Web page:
@Just nutha ignint cracker: In lieu of voters, who would you have adjudicate a person like Feinstein’s suitability for office?

  47. Just nutha ignint cracker says:

    @Tony W: No one. We don’t have structures to establish qualification beyond minimum age, and the voters have the right to elect a dementia-suffering octogenarian if they choose.

    And I don’t disapprove of the voters adjudicating this issue; I only note that it doesn’t currently work, obviously, and isn’t likely to improve. But if you have a system in mind for improving the quality of the voters…

  48. Jay L Gischer says:

    I just want to note that, as a California voter, she wasn’t like this in 2018, when she was reelected. This has developed since then. She looks terrible because of the shingles, not because of dementia, which doesn’t have a physical marker. So, there may have been signs of that, but how would a voter know about that?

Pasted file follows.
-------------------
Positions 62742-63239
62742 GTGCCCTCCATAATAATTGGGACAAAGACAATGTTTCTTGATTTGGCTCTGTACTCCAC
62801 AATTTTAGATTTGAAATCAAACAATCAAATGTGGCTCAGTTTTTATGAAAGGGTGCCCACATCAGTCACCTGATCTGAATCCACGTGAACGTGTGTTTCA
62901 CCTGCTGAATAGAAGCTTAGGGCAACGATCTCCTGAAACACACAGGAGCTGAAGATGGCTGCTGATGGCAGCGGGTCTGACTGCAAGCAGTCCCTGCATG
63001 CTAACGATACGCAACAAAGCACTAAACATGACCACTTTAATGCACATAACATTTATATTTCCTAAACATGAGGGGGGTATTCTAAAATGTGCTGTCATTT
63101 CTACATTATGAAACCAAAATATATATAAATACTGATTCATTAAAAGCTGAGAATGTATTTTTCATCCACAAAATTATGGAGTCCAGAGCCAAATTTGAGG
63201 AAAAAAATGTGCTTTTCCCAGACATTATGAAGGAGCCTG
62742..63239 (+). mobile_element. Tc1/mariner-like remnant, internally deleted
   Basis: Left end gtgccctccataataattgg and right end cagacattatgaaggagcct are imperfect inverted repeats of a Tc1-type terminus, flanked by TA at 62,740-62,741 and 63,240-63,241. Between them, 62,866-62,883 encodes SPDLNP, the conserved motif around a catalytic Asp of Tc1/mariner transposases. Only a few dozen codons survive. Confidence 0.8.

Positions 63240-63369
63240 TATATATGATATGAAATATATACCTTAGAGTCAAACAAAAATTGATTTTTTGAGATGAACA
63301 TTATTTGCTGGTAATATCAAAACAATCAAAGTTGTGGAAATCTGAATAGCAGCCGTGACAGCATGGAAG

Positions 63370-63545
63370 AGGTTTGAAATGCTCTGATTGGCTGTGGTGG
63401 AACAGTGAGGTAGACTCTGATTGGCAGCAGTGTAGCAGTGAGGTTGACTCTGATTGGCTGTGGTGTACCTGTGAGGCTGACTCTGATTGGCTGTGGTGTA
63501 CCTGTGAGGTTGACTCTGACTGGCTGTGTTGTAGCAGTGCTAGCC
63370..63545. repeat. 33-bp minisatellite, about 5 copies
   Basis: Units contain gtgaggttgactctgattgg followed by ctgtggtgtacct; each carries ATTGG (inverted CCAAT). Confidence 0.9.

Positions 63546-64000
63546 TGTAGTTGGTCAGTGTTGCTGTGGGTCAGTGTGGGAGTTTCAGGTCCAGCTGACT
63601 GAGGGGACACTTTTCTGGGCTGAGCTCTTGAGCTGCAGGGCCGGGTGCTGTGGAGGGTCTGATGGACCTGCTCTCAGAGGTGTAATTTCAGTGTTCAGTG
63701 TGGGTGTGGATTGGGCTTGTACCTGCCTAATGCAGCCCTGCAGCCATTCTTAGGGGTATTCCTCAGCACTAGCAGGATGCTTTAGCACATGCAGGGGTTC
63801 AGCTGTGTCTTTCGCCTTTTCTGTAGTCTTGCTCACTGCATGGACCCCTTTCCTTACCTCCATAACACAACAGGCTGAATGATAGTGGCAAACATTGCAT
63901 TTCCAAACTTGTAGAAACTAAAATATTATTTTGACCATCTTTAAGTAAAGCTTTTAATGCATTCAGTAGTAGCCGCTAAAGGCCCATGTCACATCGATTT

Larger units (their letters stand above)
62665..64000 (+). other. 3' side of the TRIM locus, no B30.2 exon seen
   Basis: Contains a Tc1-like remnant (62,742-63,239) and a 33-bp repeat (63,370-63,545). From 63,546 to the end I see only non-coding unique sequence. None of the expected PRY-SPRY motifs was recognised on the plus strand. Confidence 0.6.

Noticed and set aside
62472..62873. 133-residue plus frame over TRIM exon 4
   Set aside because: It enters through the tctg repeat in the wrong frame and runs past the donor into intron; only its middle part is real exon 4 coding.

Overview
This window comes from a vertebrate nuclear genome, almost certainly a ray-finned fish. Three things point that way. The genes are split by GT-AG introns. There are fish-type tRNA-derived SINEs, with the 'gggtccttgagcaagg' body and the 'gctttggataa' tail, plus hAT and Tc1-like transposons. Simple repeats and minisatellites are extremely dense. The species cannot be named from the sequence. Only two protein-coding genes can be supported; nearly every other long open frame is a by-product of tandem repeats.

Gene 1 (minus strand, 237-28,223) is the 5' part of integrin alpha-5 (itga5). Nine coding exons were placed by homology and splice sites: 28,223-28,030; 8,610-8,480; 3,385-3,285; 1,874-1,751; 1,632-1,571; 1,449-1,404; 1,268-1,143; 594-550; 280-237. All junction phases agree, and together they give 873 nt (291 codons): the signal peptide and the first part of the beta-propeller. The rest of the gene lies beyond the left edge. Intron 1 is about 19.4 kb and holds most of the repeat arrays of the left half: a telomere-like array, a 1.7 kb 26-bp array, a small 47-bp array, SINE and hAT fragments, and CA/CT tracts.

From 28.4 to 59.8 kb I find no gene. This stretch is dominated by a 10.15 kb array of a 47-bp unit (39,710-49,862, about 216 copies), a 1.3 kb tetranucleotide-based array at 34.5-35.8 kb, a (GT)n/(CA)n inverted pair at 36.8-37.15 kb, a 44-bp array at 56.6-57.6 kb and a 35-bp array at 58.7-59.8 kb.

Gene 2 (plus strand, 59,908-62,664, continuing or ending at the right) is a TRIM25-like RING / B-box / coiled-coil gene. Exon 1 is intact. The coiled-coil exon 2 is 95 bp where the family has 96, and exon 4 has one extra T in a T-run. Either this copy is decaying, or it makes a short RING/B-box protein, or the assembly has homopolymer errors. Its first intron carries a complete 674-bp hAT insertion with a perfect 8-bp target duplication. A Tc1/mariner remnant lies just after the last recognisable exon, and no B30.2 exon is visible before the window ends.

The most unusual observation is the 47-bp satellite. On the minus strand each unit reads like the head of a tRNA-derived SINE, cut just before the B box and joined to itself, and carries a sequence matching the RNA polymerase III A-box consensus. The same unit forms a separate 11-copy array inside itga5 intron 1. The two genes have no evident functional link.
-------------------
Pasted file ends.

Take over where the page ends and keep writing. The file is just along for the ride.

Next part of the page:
For pete’s sake, Woodrow Wilson had a stroke when he was president, and they just kind of covered it up.

    Yes, she’s a problem now. She wasn’t a problem then.

  49. @Jay L Gischer: This is kind of my point: the possibility of rapid degeneration with advanced age is high. As such, the chance that someone of her age might be unable to do her duty is high.

    And while I focused on dementia, the physical issue is part of my concern. The bottom line is that a person of her age is going to be far more likely to be hit hard by illness than a younger person.